Navy leadership removes 7th fleet commander after ‘loss of confidence’

The Navy relieved the commander of its 7th Fleet after a string of at-sea accidents in the eastern Pacific. This weekend’s collision involving the U.S.S. John McCain was only the latest incident in the Japan-based 7th Fleet’s area of operations. All told, there have been four collisions since January, including two fatal ones that claimed the lives of 17 U.S. sailors. The commander of the Navy’s Pacific Fleet is on his way to Japan to formally relieve Vice Adm. Joseph Aucoin of his duties as 7th fleet commander, signaling a loss of confidence in his ability to lead. (Associated Press)

Two powerful members of Congress demanded answers about official unpaid time federal employees spend on union political business. Sen. Ron Johnson (R-Wis.) and Rep. Trey Gowdy (R-S.C.), chairmen of their respective government affairs committees, sent a letter to the heads of 10 large departments, asking how they managed official time requests. The letter references an Office of Special Council investigation into abuse of unpaid official time at the Postal Service. (Senate Homeland Security and Governmental Affairs Committee)

Members of the House Homeland Security Committee want to know why the Homeland Security Department’s migration to a single performance and learning management system has hit so many hurdles. The DHS inspector general in June said the system was the “textbook definition of waste” for spending $24 million on a program which doesn’t yet meet operational standards. Reps. Scott Perry (R-Pa.) and Lou Correa (D-Calif.) sent a letter to DHS earlier this month asking if the department expects any further delays or cost overruns in getting the performance management system operational. Lawmakers wanted DHS to answer by yesterday.

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A Homeland Security Department- run panel sounded the alarm for the nation’s cybersecurity vulnerability. In a new report, the National Infrastructure Advisory Council said there was a narrow and fleeting window of opportunity to prevent a 9/11-level cyber attack. It listed several recommendations to government and industry, including creating a public-private expert exchange program. (Department of Homeland Security)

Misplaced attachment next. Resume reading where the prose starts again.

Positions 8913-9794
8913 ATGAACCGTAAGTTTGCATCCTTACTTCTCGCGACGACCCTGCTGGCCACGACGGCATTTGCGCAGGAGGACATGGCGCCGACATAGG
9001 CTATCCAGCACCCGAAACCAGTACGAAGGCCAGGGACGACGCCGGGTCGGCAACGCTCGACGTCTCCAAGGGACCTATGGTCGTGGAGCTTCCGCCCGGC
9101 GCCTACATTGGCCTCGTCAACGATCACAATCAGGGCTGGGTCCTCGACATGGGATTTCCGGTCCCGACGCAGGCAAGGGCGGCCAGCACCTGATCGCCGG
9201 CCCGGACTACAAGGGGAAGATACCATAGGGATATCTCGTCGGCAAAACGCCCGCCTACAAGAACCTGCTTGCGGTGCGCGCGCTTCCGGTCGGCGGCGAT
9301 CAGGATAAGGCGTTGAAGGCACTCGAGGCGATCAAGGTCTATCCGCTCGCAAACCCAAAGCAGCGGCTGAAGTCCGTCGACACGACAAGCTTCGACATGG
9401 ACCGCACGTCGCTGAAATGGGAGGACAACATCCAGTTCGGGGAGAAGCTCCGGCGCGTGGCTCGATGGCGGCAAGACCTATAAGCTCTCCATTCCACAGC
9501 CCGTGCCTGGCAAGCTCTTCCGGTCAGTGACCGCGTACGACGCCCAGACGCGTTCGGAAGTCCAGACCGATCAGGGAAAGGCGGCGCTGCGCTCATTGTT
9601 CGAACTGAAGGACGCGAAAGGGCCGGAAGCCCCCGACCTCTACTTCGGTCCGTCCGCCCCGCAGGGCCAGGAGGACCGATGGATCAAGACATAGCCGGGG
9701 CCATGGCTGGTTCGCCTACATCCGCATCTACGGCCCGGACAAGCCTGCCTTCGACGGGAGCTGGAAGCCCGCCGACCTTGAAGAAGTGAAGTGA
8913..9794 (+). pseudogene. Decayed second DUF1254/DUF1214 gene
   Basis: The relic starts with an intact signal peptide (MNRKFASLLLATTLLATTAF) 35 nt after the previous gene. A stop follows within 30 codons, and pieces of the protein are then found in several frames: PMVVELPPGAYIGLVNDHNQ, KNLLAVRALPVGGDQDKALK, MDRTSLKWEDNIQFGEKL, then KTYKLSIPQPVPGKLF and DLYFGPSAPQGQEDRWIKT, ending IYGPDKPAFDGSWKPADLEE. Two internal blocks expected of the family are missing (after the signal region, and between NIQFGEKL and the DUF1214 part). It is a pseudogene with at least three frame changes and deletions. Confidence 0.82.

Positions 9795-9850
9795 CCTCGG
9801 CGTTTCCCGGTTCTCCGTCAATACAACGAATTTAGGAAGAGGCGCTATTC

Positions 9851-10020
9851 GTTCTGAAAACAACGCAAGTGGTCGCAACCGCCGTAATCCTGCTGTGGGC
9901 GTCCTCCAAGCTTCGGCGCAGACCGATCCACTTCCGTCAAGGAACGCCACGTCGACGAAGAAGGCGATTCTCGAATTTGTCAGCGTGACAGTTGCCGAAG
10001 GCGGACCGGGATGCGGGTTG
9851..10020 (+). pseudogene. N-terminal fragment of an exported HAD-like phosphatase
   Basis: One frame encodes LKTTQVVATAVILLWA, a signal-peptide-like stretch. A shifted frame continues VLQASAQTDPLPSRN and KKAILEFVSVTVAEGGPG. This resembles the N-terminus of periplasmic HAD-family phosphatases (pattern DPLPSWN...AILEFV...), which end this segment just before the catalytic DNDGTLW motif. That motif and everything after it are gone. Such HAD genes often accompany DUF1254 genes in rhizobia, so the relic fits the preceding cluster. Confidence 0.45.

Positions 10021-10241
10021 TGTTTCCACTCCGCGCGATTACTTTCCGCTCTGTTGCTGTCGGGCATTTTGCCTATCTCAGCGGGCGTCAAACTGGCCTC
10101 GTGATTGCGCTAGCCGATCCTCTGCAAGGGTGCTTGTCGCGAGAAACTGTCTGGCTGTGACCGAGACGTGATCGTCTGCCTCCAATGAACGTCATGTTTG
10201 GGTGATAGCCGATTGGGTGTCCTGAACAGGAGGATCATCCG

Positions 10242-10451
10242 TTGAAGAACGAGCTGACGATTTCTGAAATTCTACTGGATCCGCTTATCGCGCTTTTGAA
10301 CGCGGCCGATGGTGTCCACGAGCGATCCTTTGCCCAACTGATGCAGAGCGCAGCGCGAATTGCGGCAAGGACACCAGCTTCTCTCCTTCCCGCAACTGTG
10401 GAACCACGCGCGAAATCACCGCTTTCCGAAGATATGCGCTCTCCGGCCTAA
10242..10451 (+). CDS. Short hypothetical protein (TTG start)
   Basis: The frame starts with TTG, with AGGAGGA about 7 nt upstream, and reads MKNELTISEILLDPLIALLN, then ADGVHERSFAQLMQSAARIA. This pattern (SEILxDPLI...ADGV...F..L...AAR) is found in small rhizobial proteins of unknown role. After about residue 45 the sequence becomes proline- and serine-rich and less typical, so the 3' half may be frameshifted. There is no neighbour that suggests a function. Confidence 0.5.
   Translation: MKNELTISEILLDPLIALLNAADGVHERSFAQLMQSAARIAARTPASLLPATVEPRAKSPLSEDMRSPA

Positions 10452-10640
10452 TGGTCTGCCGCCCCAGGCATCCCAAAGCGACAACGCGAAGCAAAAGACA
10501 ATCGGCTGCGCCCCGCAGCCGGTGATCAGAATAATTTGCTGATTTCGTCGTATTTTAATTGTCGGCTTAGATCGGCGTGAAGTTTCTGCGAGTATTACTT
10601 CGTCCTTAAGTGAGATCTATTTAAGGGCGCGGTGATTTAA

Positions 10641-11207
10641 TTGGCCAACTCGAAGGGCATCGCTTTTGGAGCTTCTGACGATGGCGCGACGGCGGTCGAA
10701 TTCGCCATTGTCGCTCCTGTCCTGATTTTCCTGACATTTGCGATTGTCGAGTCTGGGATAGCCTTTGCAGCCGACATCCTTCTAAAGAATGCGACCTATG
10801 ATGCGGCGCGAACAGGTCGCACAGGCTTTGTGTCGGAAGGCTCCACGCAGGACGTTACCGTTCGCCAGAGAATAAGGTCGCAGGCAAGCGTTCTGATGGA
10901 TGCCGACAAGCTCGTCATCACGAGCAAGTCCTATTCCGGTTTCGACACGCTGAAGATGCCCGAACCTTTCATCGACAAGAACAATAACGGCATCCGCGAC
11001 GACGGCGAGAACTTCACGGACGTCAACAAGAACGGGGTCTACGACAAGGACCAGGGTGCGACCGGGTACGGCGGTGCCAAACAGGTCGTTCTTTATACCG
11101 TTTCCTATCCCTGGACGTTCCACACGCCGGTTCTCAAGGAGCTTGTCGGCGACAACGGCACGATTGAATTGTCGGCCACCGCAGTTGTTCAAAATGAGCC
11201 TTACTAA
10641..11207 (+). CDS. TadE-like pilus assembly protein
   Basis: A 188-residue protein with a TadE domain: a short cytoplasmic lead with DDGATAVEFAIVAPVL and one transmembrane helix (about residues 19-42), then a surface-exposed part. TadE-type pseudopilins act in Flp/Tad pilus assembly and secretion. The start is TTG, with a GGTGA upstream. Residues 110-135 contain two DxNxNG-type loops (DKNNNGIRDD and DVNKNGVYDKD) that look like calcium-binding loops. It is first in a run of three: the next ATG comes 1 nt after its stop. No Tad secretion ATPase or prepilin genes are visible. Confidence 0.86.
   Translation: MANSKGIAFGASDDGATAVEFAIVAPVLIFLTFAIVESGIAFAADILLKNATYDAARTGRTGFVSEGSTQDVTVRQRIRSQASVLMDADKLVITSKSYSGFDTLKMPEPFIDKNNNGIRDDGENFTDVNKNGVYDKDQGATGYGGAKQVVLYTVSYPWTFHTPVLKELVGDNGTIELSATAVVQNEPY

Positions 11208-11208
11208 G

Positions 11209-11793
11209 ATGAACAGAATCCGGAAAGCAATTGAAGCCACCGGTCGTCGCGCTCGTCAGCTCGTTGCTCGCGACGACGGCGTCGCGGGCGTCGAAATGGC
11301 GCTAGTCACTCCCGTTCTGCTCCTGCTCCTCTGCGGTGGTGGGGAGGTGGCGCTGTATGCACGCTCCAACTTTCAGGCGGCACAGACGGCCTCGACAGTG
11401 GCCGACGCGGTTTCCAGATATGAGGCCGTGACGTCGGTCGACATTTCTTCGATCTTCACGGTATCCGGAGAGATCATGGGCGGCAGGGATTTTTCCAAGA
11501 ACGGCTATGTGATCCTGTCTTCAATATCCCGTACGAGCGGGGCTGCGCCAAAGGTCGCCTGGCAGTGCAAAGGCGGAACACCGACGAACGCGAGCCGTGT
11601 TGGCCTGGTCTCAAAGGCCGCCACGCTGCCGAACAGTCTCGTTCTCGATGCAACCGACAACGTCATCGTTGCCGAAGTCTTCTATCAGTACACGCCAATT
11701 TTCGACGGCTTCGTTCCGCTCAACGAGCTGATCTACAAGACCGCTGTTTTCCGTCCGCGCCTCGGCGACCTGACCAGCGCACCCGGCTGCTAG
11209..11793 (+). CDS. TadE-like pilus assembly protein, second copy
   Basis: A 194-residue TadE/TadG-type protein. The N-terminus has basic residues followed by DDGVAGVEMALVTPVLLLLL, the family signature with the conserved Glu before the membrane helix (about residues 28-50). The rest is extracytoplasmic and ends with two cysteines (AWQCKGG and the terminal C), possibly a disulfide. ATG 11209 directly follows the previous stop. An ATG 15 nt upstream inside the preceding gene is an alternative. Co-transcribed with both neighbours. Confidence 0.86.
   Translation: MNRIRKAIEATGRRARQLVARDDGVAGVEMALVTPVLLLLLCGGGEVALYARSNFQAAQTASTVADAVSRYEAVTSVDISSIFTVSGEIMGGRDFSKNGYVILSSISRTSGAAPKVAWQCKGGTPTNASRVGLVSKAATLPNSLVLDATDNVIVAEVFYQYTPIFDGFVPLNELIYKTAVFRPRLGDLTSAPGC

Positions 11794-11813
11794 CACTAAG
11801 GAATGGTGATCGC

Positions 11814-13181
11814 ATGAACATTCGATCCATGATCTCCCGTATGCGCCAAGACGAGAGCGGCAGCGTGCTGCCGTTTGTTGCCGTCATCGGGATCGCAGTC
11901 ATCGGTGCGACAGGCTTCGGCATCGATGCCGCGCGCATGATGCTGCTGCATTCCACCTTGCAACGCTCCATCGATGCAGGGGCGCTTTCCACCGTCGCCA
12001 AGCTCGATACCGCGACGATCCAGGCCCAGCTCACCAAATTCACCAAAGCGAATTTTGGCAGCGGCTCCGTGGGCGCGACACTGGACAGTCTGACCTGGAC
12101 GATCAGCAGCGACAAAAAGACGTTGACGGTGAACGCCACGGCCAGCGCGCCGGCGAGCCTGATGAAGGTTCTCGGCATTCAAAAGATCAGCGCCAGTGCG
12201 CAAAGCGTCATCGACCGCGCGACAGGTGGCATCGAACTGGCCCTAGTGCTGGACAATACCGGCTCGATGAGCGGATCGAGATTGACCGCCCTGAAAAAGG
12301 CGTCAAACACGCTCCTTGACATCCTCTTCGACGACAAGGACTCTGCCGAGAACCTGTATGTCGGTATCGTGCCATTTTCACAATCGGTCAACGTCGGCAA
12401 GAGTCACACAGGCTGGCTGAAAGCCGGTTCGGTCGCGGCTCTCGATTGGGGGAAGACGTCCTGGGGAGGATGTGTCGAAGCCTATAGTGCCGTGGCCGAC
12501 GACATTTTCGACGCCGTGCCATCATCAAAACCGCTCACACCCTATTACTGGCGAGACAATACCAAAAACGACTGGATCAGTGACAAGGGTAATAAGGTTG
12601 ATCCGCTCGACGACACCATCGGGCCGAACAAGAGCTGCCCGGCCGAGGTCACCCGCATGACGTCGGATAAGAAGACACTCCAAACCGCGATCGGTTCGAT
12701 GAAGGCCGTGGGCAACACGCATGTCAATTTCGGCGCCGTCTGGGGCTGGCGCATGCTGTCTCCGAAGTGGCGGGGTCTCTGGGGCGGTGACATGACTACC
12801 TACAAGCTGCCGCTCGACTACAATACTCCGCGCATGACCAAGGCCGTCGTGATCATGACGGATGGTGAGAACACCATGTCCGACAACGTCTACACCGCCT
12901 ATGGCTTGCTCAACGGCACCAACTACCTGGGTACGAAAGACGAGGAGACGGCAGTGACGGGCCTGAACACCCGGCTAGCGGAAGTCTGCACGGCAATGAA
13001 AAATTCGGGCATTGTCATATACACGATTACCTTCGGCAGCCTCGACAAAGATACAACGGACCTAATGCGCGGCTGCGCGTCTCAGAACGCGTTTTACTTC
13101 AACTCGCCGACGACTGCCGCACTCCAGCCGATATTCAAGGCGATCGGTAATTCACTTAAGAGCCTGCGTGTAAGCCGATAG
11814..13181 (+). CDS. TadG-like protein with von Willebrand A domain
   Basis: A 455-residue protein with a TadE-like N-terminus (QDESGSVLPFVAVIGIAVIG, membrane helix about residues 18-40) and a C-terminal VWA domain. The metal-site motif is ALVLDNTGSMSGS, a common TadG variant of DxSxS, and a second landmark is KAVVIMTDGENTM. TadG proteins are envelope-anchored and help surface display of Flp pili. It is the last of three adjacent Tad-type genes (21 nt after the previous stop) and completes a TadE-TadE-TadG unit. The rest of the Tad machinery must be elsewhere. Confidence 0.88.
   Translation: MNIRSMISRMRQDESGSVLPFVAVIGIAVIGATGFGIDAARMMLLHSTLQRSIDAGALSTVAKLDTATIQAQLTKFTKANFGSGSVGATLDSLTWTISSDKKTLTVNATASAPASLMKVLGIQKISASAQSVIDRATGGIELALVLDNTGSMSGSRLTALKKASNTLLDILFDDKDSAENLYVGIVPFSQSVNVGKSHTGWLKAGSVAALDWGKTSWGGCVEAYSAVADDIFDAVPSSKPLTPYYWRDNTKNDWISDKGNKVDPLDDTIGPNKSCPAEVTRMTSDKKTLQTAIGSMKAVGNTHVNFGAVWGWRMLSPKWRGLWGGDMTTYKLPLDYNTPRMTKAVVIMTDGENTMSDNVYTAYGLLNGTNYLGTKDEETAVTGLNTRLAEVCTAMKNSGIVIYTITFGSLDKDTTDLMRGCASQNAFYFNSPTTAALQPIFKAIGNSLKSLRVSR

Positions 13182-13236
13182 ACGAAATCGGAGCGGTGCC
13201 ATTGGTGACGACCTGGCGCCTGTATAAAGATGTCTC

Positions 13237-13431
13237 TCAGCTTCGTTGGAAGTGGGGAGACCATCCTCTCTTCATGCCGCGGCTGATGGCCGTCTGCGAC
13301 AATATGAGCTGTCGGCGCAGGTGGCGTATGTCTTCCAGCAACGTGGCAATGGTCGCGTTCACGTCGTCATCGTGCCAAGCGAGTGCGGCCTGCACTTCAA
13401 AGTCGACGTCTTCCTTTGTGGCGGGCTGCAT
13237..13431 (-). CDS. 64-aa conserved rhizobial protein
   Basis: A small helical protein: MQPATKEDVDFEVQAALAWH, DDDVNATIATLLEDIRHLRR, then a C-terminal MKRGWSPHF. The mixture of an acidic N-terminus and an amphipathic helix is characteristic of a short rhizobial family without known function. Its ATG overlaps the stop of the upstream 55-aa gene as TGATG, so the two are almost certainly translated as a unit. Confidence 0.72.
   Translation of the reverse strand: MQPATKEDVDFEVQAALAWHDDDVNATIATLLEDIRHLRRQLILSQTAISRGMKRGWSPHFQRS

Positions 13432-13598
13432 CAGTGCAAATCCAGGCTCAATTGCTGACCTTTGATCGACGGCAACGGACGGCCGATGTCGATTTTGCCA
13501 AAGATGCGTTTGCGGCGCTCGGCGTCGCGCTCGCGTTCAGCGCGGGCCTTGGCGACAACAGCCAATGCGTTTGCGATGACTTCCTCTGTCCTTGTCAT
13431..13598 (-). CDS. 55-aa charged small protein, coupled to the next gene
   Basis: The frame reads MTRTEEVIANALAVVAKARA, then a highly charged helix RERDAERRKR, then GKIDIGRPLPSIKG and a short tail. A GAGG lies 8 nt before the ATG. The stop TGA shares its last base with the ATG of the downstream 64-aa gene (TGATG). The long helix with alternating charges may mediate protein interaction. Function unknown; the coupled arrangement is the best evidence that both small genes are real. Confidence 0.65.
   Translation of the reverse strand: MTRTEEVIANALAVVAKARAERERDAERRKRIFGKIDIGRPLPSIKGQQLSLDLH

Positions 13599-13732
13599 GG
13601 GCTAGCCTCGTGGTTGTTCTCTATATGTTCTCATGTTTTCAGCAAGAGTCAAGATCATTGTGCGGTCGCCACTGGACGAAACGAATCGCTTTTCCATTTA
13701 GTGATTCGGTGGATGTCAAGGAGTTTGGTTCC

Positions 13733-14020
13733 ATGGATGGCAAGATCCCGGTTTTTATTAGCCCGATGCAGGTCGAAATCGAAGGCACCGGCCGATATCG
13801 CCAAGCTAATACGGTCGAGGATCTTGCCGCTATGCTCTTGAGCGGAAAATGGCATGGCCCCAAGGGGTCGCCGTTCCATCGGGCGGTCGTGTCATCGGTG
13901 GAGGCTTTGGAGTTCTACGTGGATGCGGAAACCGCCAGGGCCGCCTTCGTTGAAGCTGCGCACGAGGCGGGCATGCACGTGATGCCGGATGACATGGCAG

The Army is mobilizing its biggest ever reserve cyber task force. As of Aug. 14, 138 National Guardsmen are supporting U.S. Cyber Command. The task force will carry out cyber missions. It’s part of the 41 teams the Army is providing to build CYBERCOM’s cyber mission forces.

Fifteen different FOIA regulations, 21 different privacy rules, it’s no wonder the Defense Department’s task force to reduce unnecessary regulations is expecting a busy two years. DoD is reviewing 716 regulations as part of the White House’s mandate to reduce the regulatory burden on citizens and businesses. Of those 716, 350 are acquisition related. DoD expects to submit recommendations to OMB on an ongoing and regular basis in an effort to shrink their regulatory footprint

The Social Security Administration plans to spend almost $8 billion on IT services over the next 10 years. The Social Security Administration chose three vendors to modernize its back-office and mission critical systems. Northrop Grumman, CGI Federal and Leidos won distinct, but related contracts each worth between $2 billion and $3 billion over 10 years. SSA wants the vendors to help them move to the cloud, use agile or dev/ops and take advantage of data analytics across multiple systems and platforms. The agency said through this contract it will build the future information systems architecture to better meet the requirements of the agency and the citizens it serves. (FedBizOpps).

Federal grant-making programs and procurement offices got some help adopting the DATA Act. The White House recommended three steps to help. An Office of Management and Budget report called for continued standardization of data, using auto-populating technology, and employing IT open standards so it’s easier to develop new digital tools. The report built on the May 2017 DATA Act rollout within agencies. (Federal News Radio)

Customs and Border Protection tested a system to speed up the return of Americans who visit Canada. Tourists who cross Lake of the Woods from Minnesota into Ontario no longer have to traipse to a CBP outlying reporting station before they return to any of six fishing resorts on the U.S. side. The agency launched a pilot program that lets anglers use a tablet app to report their arrival. Travelers speak with federal agents using video conferencing. Next up will be a smartphone version. (Customs and Border Protection)

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